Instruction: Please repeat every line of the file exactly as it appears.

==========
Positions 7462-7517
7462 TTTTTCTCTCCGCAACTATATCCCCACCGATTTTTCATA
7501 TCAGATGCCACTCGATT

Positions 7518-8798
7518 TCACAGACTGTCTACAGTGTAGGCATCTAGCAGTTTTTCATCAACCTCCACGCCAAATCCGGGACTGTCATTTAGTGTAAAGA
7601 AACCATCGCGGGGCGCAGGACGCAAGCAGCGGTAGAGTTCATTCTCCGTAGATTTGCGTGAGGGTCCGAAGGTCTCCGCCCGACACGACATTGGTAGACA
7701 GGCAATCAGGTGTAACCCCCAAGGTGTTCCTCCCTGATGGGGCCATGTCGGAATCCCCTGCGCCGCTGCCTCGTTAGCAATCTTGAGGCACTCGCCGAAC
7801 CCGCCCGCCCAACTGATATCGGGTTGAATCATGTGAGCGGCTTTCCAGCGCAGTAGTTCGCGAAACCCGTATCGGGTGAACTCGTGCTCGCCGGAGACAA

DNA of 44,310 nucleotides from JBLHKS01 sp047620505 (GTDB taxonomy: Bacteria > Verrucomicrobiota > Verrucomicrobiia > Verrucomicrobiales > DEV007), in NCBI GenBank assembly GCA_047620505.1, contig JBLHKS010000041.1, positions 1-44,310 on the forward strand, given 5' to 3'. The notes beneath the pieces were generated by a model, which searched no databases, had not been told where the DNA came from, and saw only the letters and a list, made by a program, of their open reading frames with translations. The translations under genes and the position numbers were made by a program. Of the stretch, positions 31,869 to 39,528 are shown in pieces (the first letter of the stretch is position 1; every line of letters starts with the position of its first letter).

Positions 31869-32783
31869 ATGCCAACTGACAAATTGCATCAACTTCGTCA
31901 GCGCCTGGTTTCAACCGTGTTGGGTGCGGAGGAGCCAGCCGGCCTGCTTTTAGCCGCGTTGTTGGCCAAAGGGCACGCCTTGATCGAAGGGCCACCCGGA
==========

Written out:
Positions 7462-7517
7462 TTTTTCTCTCCGCAACTATATCCCCACCGATTTTTCATA
7501 TCAGATGCCACTCGATT

Positions 7518-8798
7518 TCACAGACTGTCTACAGTGTAGGCATCTAGCAGTTTTTCATCAACCTCCACGCCAAATCCGGGACTGTCATTTAGTGTAAAGA
7601 AACCATCGCGGGGCGCAGGACGCAAGCAGCGGTAGAGTTCATTCTCCGTAGATTTGCGTGAGGGTCCGAAGGTCTCCGCCCGACACGACATTGGTAGACA
7701 GGCAATCAGGTGTAACCCCCAAGGTGTTCCTCCCTGATGGGGCCATGTCGGAATCCCCTGCGCCGCTGCCTCGTTAGCAATCTTGAGGCACTCGCCGAAC
7801 CCGCCCGCCCAACTGATATCGGGTTGAATCATGTGAGCGGCTTTCCAGCGCAGTAGTTCGCGAAACCCGTATCGGGTGAACTCGTGCTCGCCGGAGACAA

DNA of 44,310 nucleotides from JBLHKS01 sp047620505 (GTDB taxonomy: Bacteria > Verrucomicrobiota > Verrucomicrobiia > Verrucomicrobiales > DEV007), in NCBI GenBank assembly GCA_047620505.1, contig JBLHKS010000041.1, positions 1-44,310 on the forward strand, given 5' to 3'. The notes beneath the pieces were generated by a model, which searched no databases, had not been told where the DNA came from, and saw only the letters and a list, made by a program, of their open reading frames with translations. The translations under genes and the position numbers were made by a program. Of the stretch, positions 31,869 to 39,528 are shown in pieces (the first letter of the stretch is position 1; every line of letters starts with the position of its first letter).

Positions 31869-32783
31869 ATGCCAACTGACAAATTGCATCAACTTCGTCA
31901 GCGCCTGGTTTCAACCGTGTTGGGTGCGGAGGAGCCAGCCGGCCTGCTTTTAGCCGCGTTGTTGGCCAAAGGGCACGCCTTGATCGAAGGGCCACCCGGA